Next Posting - Day 7
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Distance: 40-45 km
Ascent: 1800 metres
Descent: 1800 metres
Time: 8.5 hours
First, thanks for the comments, and sorry about the delay in sending this. We are at one of those rare places in Italy with no 'phone signal. There is actually an internet connection, but so slow I've failed to log into blogger or identify 'BrextonT', who should be aware that I may be tagging along with Alastair for the Calderdale Marathon in much the same way as we tackled the Macc Half Marathon last year.
Last night's hotel occupied the eye of a hairpin. This morning both sides of our room revealed a wet road. A leisurely breakfast was in order, before we said goodbye to Hans and Danni, paid our bill (€74 each for half board plus drinks - fortunately not as much as advertised on the back of our door), and donned our waterproofs.
We seem to have developed a habit of starting at 8.30 and finishing at 5.00 (give or take), and today was no exception, though I fear it may have been had we taken the planned route over Passo della Forcola.
The rain hit as we descended briefly on a land rover track before turning up the scenic valley littered with information boards that leads eventually to Passo di Verva.
We were the only visitors today to the high valleys either side of the pass. Perhaps this was due to the sleety rain that was falling as snow above about 2200 metres.
Luckily the storm subsided as we reached the pass, where on 10 July 2010 a memorial to the Italian soldiers of WW1 had been erected. It was still very shiny!
I'd enjoyed the ascent, despite the cold rain, as I was tucked up nice and warm in various layers of gear, and the not so steep, but rather gravelly track seemed like home ground. Markus lagged behind, for a change. He says he was optically challenged.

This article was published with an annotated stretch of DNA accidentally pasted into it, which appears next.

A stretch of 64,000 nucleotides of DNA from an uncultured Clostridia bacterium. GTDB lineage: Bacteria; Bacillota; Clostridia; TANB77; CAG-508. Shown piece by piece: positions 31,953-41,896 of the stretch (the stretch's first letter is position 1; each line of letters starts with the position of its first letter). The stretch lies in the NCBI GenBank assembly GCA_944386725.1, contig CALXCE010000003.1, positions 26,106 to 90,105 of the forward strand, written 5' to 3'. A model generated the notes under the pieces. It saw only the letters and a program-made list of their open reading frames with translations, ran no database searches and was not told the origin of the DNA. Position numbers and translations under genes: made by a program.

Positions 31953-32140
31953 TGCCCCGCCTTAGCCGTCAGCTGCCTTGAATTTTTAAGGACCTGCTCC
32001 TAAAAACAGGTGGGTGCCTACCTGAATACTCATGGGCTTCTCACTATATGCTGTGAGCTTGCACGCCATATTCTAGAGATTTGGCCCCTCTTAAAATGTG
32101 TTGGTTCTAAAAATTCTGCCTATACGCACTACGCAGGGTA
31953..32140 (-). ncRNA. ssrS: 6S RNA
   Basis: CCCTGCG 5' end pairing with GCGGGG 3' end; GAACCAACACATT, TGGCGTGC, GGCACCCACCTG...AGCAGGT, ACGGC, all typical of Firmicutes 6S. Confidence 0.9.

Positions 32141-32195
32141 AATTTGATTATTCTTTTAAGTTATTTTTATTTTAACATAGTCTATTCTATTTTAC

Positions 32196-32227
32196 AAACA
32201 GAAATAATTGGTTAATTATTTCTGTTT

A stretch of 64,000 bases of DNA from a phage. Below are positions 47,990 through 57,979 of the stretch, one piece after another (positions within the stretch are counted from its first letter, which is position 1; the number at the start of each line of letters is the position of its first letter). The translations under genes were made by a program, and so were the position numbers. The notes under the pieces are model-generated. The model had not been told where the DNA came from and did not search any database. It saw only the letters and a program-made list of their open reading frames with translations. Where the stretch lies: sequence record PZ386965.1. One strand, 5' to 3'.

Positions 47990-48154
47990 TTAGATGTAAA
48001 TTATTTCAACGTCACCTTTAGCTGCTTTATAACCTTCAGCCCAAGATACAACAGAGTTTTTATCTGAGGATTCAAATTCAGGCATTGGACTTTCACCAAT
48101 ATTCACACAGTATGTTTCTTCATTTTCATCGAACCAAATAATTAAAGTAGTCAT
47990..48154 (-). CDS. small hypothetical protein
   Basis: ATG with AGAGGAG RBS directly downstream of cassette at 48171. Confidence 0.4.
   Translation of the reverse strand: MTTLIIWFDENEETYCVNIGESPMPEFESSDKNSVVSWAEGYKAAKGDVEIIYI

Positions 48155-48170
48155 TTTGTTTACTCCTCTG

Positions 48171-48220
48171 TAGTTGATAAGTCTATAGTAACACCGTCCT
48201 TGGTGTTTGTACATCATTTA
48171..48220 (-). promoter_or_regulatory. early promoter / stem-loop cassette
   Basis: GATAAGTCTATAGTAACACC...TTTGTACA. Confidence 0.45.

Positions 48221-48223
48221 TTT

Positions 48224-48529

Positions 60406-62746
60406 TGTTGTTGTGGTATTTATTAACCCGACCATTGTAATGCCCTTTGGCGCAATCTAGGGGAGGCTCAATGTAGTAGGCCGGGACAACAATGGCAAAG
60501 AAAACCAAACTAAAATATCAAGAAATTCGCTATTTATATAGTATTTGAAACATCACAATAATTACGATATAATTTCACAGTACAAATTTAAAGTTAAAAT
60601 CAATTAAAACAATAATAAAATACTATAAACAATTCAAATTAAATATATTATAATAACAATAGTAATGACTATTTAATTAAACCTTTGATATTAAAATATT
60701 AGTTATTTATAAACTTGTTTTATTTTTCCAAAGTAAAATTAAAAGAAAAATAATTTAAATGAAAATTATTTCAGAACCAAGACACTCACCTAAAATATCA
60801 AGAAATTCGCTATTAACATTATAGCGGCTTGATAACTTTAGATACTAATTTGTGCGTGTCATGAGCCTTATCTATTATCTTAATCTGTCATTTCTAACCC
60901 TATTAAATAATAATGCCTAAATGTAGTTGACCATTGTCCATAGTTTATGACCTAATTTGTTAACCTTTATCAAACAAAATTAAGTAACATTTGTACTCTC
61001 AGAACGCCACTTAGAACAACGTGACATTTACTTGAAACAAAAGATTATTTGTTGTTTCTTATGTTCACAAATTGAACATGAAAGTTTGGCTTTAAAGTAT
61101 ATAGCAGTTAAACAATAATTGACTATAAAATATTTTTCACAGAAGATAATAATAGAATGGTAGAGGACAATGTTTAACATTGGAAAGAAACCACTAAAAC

There was a fair amount of bird life, with Pied Wagtails, Chaffinches, Wheatears and various larger 'brown jobs' in evidence, though yesterday's fly catching Martins and similar were, for obvious reasons, not around today.
The 500 metre descent to Eita was also fun, over equally rough ground, but the subsequent 1100 metre drop to Grosio was a bit of a nightmare for me. The most challenging hour of this trip. It should have been quick and fun, a rapid blast down damp tarmac. But my newly serviced rear brake didn't play ball. It has all but failed and needs attention from a tool that we don't possess.
Anyway, whilst Markus thinks I could have been braver with the front brake, that doesn't have an anti-lock system, so I took extreme care.
Arriving in one piece in Grosio, we headed straight to the friendly Albergo Sassella (a bikers hotel) to share a pasta for lunch.
Outside, one of a group of motorcyclists dropped his bike, much more of a tank than mine, onto a car. I was impressed that instead of riding off, the bikers tried to seek out the car owner, and left their details.
Having by-passed our planned route over Passo della Forcola due to the weather, which actually improved after Passo di Verva, we now set about tackling a 1200 metre ascent to La Baita (www.rezzalovacanze.com). A main road took us slowly up, as we battled with a head wind, to rejoin our planned route at Sondalo, then on to Le Prese, from where we took a minor road for 7km to Fumero. It was steep and zigzagy for 600 metres. Markus went ahead. He wanted to test his ability to cycle all the way to La Baita, as he had failed on a hot day in June last year. He succeeded, but I pushed the final 400 metres of ascent from Fumero, unaware of any 'challenge'. It was a lovely sunny afternoon, but cold, as was Markus after waiting for me for 30 minutes.
Alessandro was waiting outside for us on his sunny verandah sheltered from the cold wind. We are his only guests tonight in the waterwheel powered 20 bed rifugio.
A beer went down well. Markus was delighted to find a hose to wash his bike, and gleefully accepted Alessandro's offer to wash our clothes.